These Are The Nights I Live For

Stars, an abandoned barn, and bug bites. Lots of bug bites.

By: Trey Walker + Save to a List

When you are in Alabama, you kind of take what you can get when it comes to your adventures. I can remember plenty of times when I jumped in the car and just drove till I found a cool spot. More often than not, I would get an hour from home and turn around. 

But, sometimes, you get lucky.

Alabama isn't all bad, we have places like Birmingham, Montgomery, and many more cities where you can find something good or even a state park or two, but what about when it comes to stars? Where do you go for that? 

I learned fast that in order to have an interesting photograph, you needed a good subject. You can only take so many star photographs before they start to look the same. (Something will always be different but you can see my point, right?)

Then, like some kind of miracle, we found it. The perfect place to shoot stars, with the perfect subject.

Way away from the city lights and not too far of a walk, an abandoned barn sits. It looks as if it needed us more than we needed it.

I have been to crazy abandoned places before, but this place was so simple, it just worked so well with what we wanted.

I have shot the Watchman of Zion, churches, and even some waterfalls under the stars, but this place is amazing because of how close it was and how simple it was. Don't get me wrong, photographing the Watchman is a whole different story, just using it as an example.

We usually start around 10 PM most nights. This is just to help get a feel of the place, set up, and to help give us time to crack bad jokes and just hang out. 

This particular night, things didn't look good at all. The clouds were rolling in, the bugs were awful, and it was humid. I probably sweated more in the extreme heat of the 75 degree, humid night, than hiking Angles Landing in the middle of June (true story).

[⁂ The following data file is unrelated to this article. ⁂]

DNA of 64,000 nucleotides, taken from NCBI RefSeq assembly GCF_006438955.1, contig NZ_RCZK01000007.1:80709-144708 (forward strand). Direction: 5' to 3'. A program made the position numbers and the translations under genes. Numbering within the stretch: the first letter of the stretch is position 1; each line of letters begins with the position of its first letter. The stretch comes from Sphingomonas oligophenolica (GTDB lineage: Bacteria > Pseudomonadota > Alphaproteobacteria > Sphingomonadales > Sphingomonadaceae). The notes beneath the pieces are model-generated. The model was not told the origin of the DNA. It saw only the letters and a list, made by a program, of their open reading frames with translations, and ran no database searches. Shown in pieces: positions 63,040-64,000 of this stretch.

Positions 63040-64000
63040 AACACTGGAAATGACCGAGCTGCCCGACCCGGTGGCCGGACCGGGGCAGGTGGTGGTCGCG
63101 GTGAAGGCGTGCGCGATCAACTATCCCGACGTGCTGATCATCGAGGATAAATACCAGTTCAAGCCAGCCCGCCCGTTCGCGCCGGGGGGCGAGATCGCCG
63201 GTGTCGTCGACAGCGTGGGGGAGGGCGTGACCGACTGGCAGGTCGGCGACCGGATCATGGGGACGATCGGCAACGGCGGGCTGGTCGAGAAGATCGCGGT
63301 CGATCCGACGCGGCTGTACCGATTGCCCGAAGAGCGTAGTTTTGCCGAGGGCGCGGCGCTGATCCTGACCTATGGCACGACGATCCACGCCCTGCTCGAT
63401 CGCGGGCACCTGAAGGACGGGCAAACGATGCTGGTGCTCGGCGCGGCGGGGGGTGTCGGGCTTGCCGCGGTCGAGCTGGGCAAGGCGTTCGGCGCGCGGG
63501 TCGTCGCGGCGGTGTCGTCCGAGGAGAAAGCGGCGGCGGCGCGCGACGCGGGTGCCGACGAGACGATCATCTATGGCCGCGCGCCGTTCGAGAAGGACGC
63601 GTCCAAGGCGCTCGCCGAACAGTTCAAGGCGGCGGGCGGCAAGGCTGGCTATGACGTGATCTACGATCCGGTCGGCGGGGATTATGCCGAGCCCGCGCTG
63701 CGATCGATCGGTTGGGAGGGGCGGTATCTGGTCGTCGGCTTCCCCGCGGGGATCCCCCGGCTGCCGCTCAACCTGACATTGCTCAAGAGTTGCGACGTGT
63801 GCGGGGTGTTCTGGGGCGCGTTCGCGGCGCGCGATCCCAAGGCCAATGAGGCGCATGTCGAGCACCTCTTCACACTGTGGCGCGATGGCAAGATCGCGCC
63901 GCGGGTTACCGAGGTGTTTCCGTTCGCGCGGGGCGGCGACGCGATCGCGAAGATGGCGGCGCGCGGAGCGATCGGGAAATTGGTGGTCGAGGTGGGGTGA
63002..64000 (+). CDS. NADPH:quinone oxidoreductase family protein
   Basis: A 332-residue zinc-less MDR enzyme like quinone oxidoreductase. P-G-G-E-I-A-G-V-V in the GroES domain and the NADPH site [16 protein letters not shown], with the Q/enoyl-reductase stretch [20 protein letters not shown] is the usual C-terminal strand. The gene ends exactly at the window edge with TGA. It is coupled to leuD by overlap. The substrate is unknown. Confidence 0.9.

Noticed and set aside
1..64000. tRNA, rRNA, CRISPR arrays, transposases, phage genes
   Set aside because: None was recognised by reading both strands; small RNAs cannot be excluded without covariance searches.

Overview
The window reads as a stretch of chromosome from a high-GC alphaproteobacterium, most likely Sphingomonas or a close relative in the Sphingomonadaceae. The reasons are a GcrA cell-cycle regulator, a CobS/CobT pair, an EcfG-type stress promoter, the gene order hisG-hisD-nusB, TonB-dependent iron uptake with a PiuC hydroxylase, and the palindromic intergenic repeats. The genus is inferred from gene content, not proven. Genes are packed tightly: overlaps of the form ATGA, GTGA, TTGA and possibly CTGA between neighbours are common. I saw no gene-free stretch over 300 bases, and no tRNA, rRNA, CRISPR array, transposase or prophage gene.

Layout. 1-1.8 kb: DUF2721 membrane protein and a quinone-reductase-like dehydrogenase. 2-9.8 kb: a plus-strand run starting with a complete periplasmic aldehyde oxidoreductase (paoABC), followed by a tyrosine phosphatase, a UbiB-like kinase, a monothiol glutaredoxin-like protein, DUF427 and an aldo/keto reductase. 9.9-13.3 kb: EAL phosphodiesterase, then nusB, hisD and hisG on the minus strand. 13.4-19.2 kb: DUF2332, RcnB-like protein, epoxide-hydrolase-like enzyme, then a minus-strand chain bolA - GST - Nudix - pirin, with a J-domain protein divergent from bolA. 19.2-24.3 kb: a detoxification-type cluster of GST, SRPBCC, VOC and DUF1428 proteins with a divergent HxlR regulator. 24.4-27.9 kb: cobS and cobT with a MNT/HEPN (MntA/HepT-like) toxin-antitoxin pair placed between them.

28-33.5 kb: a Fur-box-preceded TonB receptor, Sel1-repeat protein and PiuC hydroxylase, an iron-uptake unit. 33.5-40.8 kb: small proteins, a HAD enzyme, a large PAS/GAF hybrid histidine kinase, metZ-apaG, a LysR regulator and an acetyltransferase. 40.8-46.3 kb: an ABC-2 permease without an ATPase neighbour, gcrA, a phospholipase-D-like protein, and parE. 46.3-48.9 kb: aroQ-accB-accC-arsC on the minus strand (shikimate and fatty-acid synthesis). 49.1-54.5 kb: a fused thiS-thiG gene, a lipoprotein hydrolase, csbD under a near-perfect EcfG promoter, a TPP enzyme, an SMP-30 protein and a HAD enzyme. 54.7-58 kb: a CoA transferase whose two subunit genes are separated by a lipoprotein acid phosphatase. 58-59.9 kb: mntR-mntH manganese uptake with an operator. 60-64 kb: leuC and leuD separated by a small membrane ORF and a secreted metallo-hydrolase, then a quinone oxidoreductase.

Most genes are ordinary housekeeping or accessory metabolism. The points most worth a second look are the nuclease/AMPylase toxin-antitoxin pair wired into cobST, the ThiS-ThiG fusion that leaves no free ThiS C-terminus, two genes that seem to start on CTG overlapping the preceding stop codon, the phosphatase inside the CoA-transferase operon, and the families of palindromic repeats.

Then the bugs, so many bugs. Bug bites to the face. They got in our mouths, nose and they were pretty much just using our face as a landing pad. I probably had more bug bites than I have Facebook friends. (1 mutual friend, cool. *adds friend*)

The images we produced though, were something you would never believe we would have got in Alabama. Still to this day, people say all the time, "you took this in Alabama? No way!", and the occasional "you must of had to been on the Alabama/Tennessee line for this." 

Nope, we were right in the middle of the state. 

This night is one that I live for. 

One AM, covered in bug bites and sweat, hanging out with my friends, hours from home, and taking photographs. There's nothing better.

I honestly don't know where I would be today without these type of nights.

Find me on Instagram!

We want to acknowledge and thank the past, present, and future generations of all Native Nations and Indigenous Peoples whose ancestral lands we travel, explore, and play on. Always practice Leave No Trace ethics on your adventures and follow local regulations. Please explore responsibly!

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